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A leading scientist says you can skip the memory supplements. Protein is where it's at.

Two pots of yogurt with granola, nuts, and blueberries.
Getting enough plant protein in your diet, from foods such as nuts, beans, and whole grains, is a great way to keep your aging brain healthy.Getty
  • A leading food and drug chemist says most memory supplements are probably bogus.

  • But getting enough protein from plant sources such as nuts, beans, and whole grains can help.

  • So can eating more berries, such as blueberries, strawberries, and raspberries.

There are hundreds of supplements out there promising to "boost" your brain health or perform a "miracle" for your mind.

While it's true that some people may benefit from some kind of supplementation of their diet, the evidence that so-called memory supplements can benefit all of us as we age remains shoddy, at best, says Joseph Schwartz, a food and drug chemist who directs the Office for Science and Society at McGill University.

"They advertise all kinds of things: They're antioxidants, they change the fluidity of cell membranes, they enhance neurotransmitter effectiveness," he said on a recent edition of his YouTube show "The Right Chemistry." "They all have some theoretical justification, but what they don't have is any kind of evidence."

Yes, some supplements may do something marginal, sometimes, for some people, but there's no one-size-fits-all memory supplement that reliably works for everyone. It's also tough to know what you're getting when you buy a pricey pill because the supplement industry in the US is largely unregulated. But, encouragingly, there actually are a few things you can safely put in your mouth every day that can help keep your brain healthy and sharp as you age.

Science shows plant proteins and mixed berries are great for aging brains

Blueberries, raspberries, and blackberries.
Sandy Schulze/AP

Schwartz looks to the long-term Nurses' Health Study for better evidence. It's a landmark public health study that has been running in the US since 1976. It has followed the diet, exercise, and lifestyle patterns of more than 280,000 health professionals and connected those actions to chronic health issues, including dementia and memory problems. Having such a large population to study makes it easier for researchers to control for other factors that may affect our cognition, such as wealth, environment, or genetics.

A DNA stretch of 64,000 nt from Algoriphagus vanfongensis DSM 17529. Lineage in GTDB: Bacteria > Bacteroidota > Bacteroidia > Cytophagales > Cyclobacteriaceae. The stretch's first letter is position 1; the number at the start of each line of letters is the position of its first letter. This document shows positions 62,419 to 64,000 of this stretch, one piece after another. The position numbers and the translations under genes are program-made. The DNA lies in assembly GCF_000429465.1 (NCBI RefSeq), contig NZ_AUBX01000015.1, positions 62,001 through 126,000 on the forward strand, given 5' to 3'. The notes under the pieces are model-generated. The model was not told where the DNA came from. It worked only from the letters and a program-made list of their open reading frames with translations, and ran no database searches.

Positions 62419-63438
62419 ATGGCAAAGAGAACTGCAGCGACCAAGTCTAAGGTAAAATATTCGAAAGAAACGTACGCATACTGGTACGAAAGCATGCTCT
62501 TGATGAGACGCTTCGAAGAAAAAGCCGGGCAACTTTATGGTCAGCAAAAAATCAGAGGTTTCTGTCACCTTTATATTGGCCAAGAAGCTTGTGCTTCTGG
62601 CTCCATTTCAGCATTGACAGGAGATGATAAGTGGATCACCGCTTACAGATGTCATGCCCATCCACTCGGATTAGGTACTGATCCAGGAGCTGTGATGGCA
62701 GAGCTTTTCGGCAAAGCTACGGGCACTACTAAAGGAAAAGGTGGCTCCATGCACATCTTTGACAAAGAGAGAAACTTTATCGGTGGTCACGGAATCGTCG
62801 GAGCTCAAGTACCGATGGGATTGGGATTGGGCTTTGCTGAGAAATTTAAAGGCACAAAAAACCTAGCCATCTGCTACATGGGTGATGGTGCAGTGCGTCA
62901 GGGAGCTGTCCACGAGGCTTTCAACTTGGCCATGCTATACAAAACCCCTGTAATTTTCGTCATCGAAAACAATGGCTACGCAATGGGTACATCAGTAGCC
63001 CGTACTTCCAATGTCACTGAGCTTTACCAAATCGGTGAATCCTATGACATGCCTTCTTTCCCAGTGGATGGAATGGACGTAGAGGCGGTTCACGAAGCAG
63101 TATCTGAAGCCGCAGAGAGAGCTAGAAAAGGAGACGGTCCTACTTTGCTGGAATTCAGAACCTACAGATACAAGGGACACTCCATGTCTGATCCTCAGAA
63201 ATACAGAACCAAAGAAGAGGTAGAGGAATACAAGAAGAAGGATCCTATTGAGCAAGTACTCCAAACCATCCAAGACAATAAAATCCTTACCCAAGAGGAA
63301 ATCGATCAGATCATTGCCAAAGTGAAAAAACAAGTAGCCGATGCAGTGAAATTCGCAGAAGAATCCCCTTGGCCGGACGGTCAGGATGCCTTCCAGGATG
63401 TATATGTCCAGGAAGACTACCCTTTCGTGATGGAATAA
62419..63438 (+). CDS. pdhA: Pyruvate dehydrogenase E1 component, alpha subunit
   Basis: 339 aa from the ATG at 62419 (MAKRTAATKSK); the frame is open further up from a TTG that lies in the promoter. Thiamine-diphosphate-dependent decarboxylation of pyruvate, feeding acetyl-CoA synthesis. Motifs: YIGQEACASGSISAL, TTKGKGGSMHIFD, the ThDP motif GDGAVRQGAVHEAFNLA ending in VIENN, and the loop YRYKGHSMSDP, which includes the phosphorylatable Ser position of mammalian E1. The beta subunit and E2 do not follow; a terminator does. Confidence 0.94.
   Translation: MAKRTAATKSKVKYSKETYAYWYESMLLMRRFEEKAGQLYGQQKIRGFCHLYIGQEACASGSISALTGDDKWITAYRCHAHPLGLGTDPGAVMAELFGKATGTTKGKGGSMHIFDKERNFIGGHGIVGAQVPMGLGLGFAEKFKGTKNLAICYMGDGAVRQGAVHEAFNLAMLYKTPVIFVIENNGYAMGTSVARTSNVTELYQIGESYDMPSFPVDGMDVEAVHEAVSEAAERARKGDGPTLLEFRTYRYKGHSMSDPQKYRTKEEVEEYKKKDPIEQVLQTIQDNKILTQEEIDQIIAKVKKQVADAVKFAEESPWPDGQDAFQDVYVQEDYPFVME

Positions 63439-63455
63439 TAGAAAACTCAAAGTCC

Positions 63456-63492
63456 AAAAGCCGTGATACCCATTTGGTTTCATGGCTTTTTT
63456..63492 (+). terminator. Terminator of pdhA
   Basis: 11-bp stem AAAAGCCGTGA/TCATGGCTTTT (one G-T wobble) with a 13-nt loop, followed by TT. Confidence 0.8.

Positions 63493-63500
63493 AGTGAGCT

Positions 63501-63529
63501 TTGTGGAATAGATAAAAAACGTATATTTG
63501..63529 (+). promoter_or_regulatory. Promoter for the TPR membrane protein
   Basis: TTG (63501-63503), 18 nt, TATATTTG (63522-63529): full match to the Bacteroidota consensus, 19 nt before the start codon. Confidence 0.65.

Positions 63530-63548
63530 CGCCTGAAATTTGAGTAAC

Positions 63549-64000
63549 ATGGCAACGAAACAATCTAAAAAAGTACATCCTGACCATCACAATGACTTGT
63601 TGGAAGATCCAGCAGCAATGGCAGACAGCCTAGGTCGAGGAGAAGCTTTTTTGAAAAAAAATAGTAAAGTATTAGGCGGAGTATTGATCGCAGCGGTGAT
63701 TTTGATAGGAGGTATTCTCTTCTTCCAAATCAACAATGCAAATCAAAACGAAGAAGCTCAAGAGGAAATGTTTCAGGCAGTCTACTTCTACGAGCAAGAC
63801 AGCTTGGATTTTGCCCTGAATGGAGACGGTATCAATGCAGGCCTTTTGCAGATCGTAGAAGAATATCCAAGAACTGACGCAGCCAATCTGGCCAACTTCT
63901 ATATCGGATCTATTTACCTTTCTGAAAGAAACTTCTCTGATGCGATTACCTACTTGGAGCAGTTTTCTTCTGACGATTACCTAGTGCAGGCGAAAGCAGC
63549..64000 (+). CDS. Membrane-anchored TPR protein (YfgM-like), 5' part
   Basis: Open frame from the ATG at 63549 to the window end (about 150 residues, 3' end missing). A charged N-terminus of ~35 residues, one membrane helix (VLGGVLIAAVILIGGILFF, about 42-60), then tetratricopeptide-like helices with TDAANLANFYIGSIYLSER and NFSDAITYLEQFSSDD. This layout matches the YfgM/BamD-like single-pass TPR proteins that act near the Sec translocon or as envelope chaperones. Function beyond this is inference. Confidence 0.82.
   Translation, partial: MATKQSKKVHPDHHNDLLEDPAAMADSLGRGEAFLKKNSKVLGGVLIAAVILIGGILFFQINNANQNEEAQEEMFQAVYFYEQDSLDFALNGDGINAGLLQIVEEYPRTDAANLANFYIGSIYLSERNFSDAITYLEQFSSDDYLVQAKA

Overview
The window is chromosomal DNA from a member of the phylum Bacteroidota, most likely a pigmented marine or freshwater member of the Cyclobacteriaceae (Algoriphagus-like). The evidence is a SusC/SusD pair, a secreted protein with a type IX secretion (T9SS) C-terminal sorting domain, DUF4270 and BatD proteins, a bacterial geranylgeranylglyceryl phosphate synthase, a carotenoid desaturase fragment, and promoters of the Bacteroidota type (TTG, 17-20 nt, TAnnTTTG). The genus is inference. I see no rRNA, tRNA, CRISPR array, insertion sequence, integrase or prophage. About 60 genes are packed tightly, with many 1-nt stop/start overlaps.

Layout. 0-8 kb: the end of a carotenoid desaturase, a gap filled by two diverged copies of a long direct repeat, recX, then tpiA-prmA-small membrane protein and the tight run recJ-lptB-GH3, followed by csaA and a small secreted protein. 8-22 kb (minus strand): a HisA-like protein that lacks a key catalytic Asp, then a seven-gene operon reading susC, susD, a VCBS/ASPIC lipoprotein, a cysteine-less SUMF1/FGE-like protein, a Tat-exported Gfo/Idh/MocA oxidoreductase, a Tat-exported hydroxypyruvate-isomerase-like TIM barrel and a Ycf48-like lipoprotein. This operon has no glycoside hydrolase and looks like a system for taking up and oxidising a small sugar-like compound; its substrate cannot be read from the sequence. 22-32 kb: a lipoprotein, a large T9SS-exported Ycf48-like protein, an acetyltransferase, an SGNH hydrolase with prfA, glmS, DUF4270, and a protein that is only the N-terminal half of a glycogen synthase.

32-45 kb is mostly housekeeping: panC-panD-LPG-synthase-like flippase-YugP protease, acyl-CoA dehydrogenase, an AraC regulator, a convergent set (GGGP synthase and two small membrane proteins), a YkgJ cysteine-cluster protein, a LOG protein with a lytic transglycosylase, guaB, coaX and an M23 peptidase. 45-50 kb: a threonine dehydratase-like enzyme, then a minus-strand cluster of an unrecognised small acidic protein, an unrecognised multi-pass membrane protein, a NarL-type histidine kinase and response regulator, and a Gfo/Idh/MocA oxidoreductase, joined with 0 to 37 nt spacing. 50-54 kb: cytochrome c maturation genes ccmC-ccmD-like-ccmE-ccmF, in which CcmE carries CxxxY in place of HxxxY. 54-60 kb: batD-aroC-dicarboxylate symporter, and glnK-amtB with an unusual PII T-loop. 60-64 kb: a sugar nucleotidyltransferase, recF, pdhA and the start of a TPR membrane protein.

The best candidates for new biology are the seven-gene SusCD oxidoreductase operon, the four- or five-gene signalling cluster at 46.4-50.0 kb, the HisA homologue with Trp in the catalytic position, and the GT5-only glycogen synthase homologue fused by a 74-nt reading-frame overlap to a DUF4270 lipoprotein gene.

What the Nurses' Health Study investigators have found, time and time again, is that nurses who consume enough protein, and "especially plant protein," tend to stay sharper as they age, regardless of their background, Schwartz says.

One recent finding from the Nurses' Health Study, published earlier this year, showed that women who consumed more plant proteins (such as nuts, seeds, and whole grains) tended to age healthier in all kinds of ways, protecting their hearts while also staving off cancer, diabetes, and — yes — cognitive issues such as memory loss too.

So Schwartz suggests that if you really want to "boost" your memory, you can munch on some nuts for a protein-rich mid-day snack or swap out a meaty meal for something with beans or lentils "a couple of times a week."

Getting some fruit and vegetables into your diet every day can also help with cognitive function, as they're loaded with beneficial vitamins and antioxidants that are good for our brains. This is especially true when it comes to berries, such as blueberries, raspberries, and strawberries, which are rich in chemical compounds, including flavanols and anthocyanins, that help keep our cells running well.

"The evidence here is overwhelming," Schwartz said in the video. "People who consume berries on a regular basis perform better on those memory tests."

Read the original article on Business Insider